A New York investment firm has donated $1 million to help residents of Detroit pay for water at their homes amid the latest threats of shut-offs by city officials attempting to recover nearly $49 million in unpaid water bills.
Miller Buckfire gave $1 million to The Heat and Warmth Fund (THAW), a nonprofit organization based in Detroit that has traditionally provided financial assistance to residents who face utility cut-offs because of inability to pay. THAW will use the money to ramp up a water assistance program that has been running in pilot mode up to this point and has already served 700 residents.
About 21,000 Detroit residents are currently at risk of having their water shut off because they owe at least $150 on their water bill or their bill is more than 60 days overdue, Detroit Free Press reports. The Detroit Water and Sewerage Department recently issued 3,000 shutoff notifications to households with past due invoices despite the fact that the City Council requested a moratorium on shutoffs until financial assistance programs and subsidies could be made available to residents in need.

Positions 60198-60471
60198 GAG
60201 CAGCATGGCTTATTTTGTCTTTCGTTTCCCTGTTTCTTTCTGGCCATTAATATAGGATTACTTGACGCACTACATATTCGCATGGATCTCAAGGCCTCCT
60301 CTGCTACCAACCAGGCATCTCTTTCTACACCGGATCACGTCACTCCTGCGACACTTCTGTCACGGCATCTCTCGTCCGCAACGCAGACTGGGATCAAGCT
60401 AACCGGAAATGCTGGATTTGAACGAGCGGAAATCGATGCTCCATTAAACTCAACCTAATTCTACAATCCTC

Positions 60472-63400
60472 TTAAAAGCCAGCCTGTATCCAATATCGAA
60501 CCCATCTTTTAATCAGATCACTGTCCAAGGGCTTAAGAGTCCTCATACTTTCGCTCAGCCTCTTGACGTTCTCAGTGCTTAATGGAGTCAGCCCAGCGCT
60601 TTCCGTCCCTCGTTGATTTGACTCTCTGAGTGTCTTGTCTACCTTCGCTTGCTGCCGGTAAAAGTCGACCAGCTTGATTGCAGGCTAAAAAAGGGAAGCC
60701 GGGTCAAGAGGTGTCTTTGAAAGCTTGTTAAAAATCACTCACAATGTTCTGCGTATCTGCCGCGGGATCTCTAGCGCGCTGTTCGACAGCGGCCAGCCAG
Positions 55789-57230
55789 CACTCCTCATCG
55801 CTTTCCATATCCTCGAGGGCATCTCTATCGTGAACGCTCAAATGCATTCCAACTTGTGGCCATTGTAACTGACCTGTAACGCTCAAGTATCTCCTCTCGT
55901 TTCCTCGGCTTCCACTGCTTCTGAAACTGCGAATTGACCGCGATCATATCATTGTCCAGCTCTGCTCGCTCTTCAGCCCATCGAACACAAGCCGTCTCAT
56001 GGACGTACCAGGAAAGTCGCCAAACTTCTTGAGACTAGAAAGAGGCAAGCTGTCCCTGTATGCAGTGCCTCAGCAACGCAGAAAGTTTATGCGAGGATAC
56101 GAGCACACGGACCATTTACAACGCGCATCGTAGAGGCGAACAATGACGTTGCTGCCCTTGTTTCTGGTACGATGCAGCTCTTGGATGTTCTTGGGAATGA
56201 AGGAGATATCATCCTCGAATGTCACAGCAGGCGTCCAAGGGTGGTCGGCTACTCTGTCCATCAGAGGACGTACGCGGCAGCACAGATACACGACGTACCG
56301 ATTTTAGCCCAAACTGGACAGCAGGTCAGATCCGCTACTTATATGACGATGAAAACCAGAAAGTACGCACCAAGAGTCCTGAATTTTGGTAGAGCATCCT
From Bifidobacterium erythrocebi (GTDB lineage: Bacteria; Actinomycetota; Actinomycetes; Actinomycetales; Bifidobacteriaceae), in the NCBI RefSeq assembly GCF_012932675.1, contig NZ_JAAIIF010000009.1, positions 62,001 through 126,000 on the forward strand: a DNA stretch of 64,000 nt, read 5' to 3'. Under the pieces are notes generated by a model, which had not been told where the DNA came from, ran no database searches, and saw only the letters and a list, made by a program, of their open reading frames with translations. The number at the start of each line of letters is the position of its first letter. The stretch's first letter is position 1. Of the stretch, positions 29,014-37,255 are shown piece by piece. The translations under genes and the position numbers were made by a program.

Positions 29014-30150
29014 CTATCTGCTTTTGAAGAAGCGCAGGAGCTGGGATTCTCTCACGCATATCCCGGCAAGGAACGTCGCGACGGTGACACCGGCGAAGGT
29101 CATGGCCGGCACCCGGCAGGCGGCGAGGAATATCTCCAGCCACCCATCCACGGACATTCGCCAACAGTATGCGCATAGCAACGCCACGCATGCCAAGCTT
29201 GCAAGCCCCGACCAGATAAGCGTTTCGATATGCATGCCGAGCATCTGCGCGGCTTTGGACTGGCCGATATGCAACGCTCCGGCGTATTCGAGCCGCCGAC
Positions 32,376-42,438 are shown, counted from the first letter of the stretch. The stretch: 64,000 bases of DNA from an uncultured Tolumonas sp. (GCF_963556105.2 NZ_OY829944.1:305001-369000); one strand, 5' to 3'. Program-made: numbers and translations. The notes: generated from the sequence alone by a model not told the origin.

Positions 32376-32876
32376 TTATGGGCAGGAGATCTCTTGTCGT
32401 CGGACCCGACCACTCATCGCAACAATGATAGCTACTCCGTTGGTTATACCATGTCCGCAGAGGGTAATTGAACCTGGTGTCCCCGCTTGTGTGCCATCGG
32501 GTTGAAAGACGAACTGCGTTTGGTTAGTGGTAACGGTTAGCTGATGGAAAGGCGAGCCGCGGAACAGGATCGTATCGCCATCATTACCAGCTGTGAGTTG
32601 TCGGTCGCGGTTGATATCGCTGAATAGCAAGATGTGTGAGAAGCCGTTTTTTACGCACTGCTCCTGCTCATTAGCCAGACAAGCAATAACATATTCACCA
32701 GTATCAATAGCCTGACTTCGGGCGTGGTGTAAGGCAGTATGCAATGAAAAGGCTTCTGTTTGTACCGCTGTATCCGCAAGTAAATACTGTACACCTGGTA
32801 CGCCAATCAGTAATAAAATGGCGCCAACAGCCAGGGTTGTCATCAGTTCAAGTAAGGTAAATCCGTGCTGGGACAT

The $1 million donation should prevent at least 1,500 households from losing their water. Many residents have faced repeated threats of shut-offs as Detroit city officials struggle to offer relief in the face of grave budget concerns. The new assistance program through THAW is slated to launch June 1.
"Being financially minded folks, we can see that it benefits residents in a meaningful way," James Doak, managing director at Miller Buckfire, told Detroit Free Press. "And it benefits the city. It keeps residents in their households and keeps houses occupied which prevents blight."
The donation was made as part of a settlement reached in December 2014 between Detroit and Miller Buckfire. Detroit was a client of the investment firm when the city filed for bankruptcy, but city officials later disputed the firm’s compensation.